To say that Drew Gress may be one of today’s premier bassists/composers is a bold statement, but one with considerable merit. The veteran player has profoundly enhanced numerous recordings by names like Uri Crane, Don Byron, and Ravi Coltrane with his distinct sound, dynamic playing, and writing abilities. But his most revealing work has been on his own recordings, of which 7 Black Butterflies is simply a cut above in terms of vision, creative energy, and sheer musicality. This followup to 2001’s Spin and Drift continues to challenge and yield deep rewards with music that is beyond the norm and thoroughly engaging.
Iron sharpens iron, as the band includes the vast talent of saxophonist Tim Berne, trumpeter Ralph Alessi, drummer Tom Rainey, and keyboardist Craig Taborn, who are a perfect mixture for Gress’ fertile concepts. These artists have proven on many recordings that they that can play it straight, but they definitely push towards the edge with their associations with freer jazz idioms. Collectively they are force to be reckoned with, and with Gress as the catalyst, 7 Black Butterflies unflinchingly gives a broader view of his abilities.
Once again the bassist has composed all new material with the goal of creating music that is “modern and beautiful.” This becomes evident starting with the atmospheric “Rhinoceros”—a composition that at first moves slowly and gracefully, then shows dangerous instincts as the tempo swells and charges, with a forceful vamp powered by robust drumming, and then retreats with eerie sax/trumpet siren wails. The remaining eight selections are compositions in the truest sense, allowing optimum creative interaction between the music and musicians.
The album's beauty has many facets, from the cinematic quality of “Zaftig,” with its grand thematic changes, to the uptempo siblings “New Leaf” and “Blue On One Side,” which employ aggressive swing with heated horn arrangements and outstanding solos solidified by Gress’ bass. Beyond his formidable skills as a composer, Gress is an incredibly strong player. To get a full taste, listen to his solo on “Bas Relief,” which is marked by power, nimbleness, and ingenuity, with biting and sustained notes.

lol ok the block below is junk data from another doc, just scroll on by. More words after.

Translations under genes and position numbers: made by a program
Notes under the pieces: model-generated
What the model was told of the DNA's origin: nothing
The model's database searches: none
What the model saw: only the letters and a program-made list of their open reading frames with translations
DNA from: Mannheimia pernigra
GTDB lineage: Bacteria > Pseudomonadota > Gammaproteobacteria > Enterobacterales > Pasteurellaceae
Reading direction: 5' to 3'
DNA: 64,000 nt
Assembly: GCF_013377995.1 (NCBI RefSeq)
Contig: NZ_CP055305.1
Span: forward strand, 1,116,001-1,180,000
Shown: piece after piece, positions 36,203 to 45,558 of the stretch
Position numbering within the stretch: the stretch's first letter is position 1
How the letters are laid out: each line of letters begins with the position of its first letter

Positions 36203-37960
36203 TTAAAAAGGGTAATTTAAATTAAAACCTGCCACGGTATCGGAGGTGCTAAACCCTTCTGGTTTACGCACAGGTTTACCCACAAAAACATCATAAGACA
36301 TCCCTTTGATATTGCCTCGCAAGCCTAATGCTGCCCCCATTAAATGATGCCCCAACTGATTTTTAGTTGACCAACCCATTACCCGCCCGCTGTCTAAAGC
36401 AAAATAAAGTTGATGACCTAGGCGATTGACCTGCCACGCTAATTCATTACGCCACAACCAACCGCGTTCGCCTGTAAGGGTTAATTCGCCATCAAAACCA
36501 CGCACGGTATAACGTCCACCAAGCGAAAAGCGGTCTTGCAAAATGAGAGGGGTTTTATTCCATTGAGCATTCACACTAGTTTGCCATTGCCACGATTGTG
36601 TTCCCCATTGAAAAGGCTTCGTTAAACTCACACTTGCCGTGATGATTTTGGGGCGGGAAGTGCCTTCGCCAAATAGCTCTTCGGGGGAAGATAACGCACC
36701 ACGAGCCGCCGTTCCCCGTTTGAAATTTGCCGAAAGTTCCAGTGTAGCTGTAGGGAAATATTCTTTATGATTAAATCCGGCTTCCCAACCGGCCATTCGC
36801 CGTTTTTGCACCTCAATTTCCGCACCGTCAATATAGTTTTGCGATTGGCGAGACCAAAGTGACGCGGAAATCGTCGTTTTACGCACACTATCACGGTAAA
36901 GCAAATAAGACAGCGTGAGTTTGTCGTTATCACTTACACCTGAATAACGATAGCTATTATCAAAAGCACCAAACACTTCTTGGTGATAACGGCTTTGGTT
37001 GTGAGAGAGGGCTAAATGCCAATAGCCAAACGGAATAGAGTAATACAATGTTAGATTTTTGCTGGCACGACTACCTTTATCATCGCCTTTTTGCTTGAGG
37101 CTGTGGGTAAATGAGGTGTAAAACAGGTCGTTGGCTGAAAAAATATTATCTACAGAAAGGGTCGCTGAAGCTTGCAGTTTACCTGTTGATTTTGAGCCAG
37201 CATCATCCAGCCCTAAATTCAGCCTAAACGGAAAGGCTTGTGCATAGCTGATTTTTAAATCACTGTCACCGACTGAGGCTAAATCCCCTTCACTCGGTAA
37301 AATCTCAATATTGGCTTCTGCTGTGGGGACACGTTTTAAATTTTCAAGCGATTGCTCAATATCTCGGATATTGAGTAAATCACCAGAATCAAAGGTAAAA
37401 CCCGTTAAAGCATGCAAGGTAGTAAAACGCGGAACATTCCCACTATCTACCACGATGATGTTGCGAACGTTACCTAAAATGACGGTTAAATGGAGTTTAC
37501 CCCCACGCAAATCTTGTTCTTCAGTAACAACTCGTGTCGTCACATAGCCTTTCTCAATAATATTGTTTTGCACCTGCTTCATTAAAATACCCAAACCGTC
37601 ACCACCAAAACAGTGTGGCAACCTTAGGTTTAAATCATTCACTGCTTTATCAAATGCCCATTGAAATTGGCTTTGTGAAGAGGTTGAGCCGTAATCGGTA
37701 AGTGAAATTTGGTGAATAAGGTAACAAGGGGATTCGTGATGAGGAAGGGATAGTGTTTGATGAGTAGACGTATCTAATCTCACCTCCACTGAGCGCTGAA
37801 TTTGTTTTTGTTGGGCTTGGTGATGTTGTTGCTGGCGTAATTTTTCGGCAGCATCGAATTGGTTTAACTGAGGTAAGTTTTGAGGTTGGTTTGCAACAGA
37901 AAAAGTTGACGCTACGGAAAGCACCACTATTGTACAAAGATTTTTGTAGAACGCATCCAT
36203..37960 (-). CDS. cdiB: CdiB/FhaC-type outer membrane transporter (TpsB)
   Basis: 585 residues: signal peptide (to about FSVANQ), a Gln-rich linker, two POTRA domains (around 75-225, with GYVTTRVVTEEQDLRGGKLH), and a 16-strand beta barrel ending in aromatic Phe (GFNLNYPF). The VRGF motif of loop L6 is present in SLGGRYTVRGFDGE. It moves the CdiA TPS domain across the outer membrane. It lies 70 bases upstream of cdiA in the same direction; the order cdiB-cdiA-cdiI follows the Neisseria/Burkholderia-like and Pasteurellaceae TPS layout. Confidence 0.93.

The modern nuance of electronics enhances this acoustic setting nicely, but it’s the musicians themselves who create the fifth element, with many memorable performances like “Low Slung High Strung,” with its serrated tempo, where Berne and Alessi converse against complex and feuding horns as Rainey’s drums push the music, Talborn delivering another stellar solo.
The closing ballad “Like it Never Was” recalls ideas from Mingus and Weather Report, but more so from Gress himself. Wondrous, strange, bold, and beautiful are all synonymous of 7 Black Butterflies, one of this year’s most interesting releases. © Mark F. Turner © 2007 All About Jazz


New York bassist Drew Gress became increasingly visible in contemporary improvised music throughout the 1980s and 1990s. In the late '80s, he co-founded the quartet Joint Venture, which released three albums on Enja spanning 1987-1994. Later, Gress led his own N.Y.-based quartet, Jagged Sky, who released their debut, Heyday, in 1998 on Soul Note. The late '90s also found Gress performing and recording in Paraphrase, an improvising trio with Tim Berne and Tom Rainey. Paraphrase released two CDs during the 1990s on Berne's Screwgun label: Visitation Rites in 1997, and 1999's Please Advise. Gress has performed across Europe; Asia; and North, Central, and South America. He has served as artist-in-residence at University of Colorado-Boulder and Russia's St. Petersburg Conservatory, and has received grants from Meet the Composer and the NEA. In addition to the groups already mentioned, Gress also performs in many other projects, including Erik Friedlander's Chimera, the Fred Hersch Trio, the Don Byron Quartet, and Dave Douglas' string group, which released an album on Soul Note entitled Convergence in 1999. © Joslyn Layne. © 2006 All Media Guide, LLC. All rights reserved